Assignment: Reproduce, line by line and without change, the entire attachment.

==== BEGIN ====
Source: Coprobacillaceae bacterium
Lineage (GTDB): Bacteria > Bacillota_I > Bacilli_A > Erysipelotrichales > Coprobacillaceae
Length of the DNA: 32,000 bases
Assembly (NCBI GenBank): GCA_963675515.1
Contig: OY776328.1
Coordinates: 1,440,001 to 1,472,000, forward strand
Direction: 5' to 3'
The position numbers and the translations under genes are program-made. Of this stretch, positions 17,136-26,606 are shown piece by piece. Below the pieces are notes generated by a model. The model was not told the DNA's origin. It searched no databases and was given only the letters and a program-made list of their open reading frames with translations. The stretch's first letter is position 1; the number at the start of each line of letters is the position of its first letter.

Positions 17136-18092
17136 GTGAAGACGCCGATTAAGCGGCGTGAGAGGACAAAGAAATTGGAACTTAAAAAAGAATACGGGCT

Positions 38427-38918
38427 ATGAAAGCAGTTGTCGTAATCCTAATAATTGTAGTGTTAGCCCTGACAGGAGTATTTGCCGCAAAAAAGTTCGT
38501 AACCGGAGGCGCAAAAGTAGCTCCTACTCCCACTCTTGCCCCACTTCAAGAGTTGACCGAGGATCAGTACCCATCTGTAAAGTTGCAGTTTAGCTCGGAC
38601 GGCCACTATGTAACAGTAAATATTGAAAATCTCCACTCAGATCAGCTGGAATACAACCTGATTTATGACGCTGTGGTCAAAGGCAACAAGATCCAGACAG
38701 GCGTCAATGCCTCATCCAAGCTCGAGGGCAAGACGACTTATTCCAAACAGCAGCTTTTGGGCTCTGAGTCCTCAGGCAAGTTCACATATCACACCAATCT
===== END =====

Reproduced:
Source: Coprobacillaceae bacterium
Lineage (GTDB): Bacteria > Bacillota_I > Bacilli_A > Erysipelotrichales > Coprobacillaceae
Length of the DNA: 32,000 bases
Assembly (NCBI GenBank): GCA_963675515.1
Contig: OY776328.1
Coordinates: 1,440,001 to 1,472,000, forward strand
Direction: 5' to 3'
The position numbers and the translations under genes are program-made. Of this stretch, positions 17,136-26,606 are shown piece by piece. Below the pieces are notes generated by a model. The model was not told the DNA's origin. It searched no databases and was given only the letters and a program-made list of their open reading frames with translations. The stretch's first letter is position 1; the number at the start of each line of letters is the position of its first letter.

Positions 17136-18092
17136 GTGAAGACGCCGATTAAGCGGCGTGAGAGGACAAAGAAATTGGAACTTAAAAAAGAATACGGGCT

Positions 38427-38918
38427 ATGAAAGCAGTTGTCGTAATCCTAATAATTGTAGTGTTAGCCCTGACAGGAGTATTTGCCGCAAAAAAGTTCGT
38501 AACCGGAGGCGCAAAAGTAGCTCCTACTCCCACTCTTGCCCCACTTCAAGAGTTGACCGAGGATCAGTACCCATCTGTAAAGTTGCAGTTTAGCTCGGAC
38601 GGCCACTATGTAACAGTAAATATTGAAAATCTCCACTCAGATCAGCTGGAATACAACCTGATTTATGACGCTGTGGTCAAAGGCAACAAGATCCAGACAG
38701 GCGTCAATGCCTCATCCAAGCTCGAGGGCAAGACGACTTATTCCAAACAGCAGCTTTTGGGCTCTGAGTCCTCAGGCAAGTTCACATATCACACCAATCT